Imagine what flying will be like when the promises of NextGen come to fruition in a way that can make a difference for general aviation. Think of a place and time when airplanes will be able to tell air traffic controllers and other airplanes exactly where they are. Controllers and pilots will be able to see this information, updated every second, on screens in front of them. You won’t have to guess the altitude of that distant speck and wonder if it poses a potential conflict, you’ll know.
With such frequent position updates and GPS accuracy, controllers will be able to better manage traffic, reducing congestion and separation in busy airspace.
Pilots flying in the VFR environment will have an added valuable situational awareness tool. ADS-B (automatic dependent surveillance-broadcast) can deliver real-time weather to the cockpit where you’ll be able to get text and graphical depictions to help you make wise route and altitude choices. Combined with a GPS database, you’ll have terrain information to help avoid surprises in low ceilings and visibility. You’ll save time, money, and frustration. And you’ll be safer.
Because controllers will have a far better sense of where your aircraft is, including its altitude and its flight path, search-and-rescue operations will be improved. If an aircraft stops transmitting, ATC will be able to tell rescuers exactly where it was at the time of the last transmission, significantly narrowing the search area.
And all of this will be available regardless of whether you are in an isolated area far from today’s radar coverage or in the middle of a large urban center. And because being tied to radar will be a thing of the past, a broader network of stations will improve your ability to get ATC services in areas never seen by radar.
This is more than a distant dream. Thanks to federal investment in avionics and ground infrastructure, in large areas of Alaska, it’s a reality—and has been for nearly a decade.
A few weeks ago, I had the chance to fly to Anchorage to participate in the Alaska State Aviation Trade Show and Conference, and the trip was so much more than I could have anticipated. This was my first opportunity to fly myself to Alaska and my first chance to really sit down with representatives of many different segments of aviation in the state. They welcomed me warmly and heartily endorsed the goals of AOPA’s General Aviation Serves America campaign to educate decision makers and the public about the true value of general aviation to all Americans. After all, no group has a better or more personal understanding of that value than Alaskans who are dependent on GA for so many of their transportation needs.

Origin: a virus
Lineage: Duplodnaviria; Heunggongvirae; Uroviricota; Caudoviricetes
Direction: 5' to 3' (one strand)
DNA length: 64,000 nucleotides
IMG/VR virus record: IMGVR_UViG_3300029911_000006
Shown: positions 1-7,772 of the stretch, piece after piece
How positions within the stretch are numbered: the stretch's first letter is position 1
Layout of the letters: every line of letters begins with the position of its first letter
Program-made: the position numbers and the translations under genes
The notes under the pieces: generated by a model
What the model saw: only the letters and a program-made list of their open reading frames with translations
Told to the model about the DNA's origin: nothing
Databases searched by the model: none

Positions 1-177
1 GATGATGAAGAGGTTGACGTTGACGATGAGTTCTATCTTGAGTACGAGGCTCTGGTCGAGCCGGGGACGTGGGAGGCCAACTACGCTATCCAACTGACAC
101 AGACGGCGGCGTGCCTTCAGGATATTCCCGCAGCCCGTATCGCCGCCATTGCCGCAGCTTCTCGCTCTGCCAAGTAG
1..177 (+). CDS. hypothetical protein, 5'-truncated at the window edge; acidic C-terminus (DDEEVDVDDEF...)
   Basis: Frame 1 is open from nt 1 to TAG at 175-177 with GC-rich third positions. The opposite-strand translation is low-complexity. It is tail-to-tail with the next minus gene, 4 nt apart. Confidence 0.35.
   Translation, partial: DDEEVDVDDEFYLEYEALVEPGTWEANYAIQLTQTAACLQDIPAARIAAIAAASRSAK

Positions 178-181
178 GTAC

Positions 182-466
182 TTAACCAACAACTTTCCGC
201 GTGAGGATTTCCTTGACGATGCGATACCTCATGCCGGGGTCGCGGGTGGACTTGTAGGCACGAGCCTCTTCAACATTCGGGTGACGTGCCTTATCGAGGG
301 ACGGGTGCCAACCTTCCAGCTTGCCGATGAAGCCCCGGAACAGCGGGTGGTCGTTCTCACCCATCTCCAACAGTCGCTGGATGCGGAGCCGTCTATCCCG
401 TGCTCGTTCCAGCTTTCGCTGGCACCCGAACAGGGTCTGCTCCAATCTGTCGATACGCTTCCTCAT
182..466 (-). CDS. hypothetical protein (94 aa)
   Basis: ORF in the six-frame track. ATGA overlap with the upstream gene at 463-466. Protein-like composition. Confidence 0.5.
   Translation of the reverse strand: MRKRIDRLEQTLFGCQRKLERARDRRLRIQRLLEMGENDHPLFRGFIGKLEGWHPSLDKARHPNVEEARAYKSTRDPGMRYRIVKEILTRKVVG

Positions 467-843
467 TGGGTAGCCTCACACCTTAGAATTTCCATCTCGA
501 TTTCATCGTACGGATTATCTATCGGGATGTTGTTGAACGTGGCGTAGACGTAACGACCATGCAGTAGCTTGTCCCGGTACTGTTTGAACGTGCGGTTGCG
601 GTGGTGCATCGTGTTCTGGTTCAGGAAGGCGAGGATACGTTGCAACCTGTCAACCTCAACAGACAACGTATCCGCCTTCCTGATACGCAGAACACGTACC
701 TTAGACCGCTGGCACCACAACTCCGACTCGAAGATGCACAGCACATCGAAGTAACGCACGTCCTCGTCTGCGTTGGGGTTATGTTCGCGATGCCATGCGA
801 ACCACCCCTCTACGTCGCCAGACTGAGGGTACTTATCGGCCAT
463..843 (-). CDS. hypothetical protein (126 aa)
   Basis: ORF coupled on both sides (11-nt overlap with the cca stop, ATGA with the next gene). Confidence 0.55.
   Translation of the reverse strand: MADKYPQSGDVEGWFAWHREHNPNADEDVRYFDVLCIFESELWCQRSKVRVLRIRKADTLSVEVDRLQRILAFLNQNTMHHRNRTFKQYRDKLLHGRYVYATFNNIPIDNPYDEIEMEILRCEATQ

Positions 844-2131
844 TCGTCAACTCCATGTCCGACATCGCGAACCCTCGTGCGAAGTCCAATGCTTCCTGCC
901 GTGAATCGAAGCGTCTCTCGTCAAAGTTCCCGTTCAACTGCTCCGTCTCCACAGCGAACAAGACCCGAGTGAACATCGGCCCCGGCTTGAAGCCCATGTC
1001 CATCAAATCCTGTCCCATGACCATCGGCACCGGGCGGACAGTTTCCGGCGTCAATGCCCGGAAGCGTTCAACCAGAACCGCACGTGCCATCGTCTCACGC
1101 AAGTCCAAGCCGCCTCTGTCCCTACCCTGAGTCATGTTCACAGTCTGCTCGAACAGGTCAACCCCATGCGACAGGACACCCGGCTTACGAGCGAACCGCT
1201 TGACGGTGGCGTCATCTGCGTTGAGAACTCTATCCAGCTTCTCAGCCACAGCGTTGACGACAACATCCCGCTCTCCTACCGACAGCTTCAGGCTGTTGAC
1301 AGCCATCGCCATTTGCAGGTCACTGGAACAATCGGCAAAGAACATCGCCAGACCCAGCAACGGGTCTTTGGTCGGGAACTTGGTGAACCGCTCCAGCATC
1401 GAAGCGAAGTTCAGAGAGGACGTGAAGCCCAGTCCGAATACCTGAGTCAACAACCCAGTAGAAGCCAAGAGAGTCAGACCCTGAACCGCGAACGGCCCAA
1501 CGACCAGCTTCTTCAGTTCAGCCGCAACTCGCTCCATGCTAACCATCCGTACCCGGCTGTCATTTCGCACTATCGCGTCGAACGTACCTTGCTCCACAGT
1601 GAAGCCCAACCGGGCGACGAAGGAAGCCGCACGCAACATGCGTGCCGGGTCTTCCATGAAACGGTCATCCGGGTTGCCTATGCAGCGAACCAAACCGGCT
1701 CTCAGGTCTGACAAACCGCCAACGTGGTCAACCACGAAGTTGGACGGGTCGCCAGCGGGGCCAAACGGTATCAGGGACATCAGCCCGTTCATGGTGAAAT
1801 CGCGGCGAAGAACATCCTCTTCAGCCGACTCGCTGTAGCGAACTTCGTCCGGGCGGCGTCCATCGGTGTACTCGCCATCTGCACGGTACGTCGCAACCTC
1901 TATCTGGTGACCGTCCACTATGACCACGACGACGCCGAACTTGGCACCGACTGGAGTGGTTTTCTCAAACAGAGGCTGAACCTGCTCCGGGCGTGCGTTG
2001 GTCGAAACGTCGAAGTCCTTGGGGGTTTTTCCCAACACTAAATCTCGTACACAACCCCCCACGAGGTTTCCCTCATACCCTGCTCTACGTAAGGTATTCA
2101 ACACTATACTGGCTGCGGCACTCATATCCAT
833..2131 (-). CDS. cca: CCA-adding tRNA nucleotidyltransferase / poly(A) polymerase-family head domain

At a dinner arranged by AOPA Regional Representative for Alaska Tom George, we spoke about the many issues facing general aviation and the importance of NextGen modernization. These aviation leaders shared with me their insights, generated by years of actually flying with ADS-B. Some viewed ADS-B equipage as a competitive advantage, and everyone saw it as a vital enhancement to safety. And all of their comments made me think, “What are we waiting for?” The technology is here. It works. Let’s get going.
Back in Washington, D.C., the debate continues over the relative merits of ADS-B technology. In Alaska, they know just how effective it is because they use it every day. And while the Washington crowd agonizes over the challenges of integrating this relatively new technology into the air traffic control system, controllers in Alaska have been looking at integrated displays with ADS-B information since 2001 and the equipment has been in some aircraft since 2000.
All this came about through significant federal support for the Capstone program, which made Alaska a test bed for ADS-B technology and implementation. The aviation system users there have proven its value and effectiveness. It has even saved lives, getting rescuers to the scene of remote accidents in time to help downed pilots.
The Capstone program is over, but Alaska ATC and airplanes are still ADS-B equipped, so pilots continue to enjoy its benefits.
AOPA has actively and vocally supported the goals of ADS-B and advocated for the technology that makes it possible, even installing the equipment in AOPA aircraft and taking Washington decision makers on flights to demonstrate exactly how it works. We have also been pushing for financial support such as that offered in Alaska to help general aviation pilots take advantage of this new technology.
Of course, we continue to advocate for rational implementation that will maximize the benefits and minimize the equipage costs for general aviation. And though we have not always seen eye to eye with the FAA on these issues, I am optimistic that we can overcome these challenges.
We must. The benefits to safety and efficiency of this proven technology are too important to pass up. We know it can be done. We know it works. Now we just need to do it.
E-mail AOPA President Craig Fuller at email@example.com.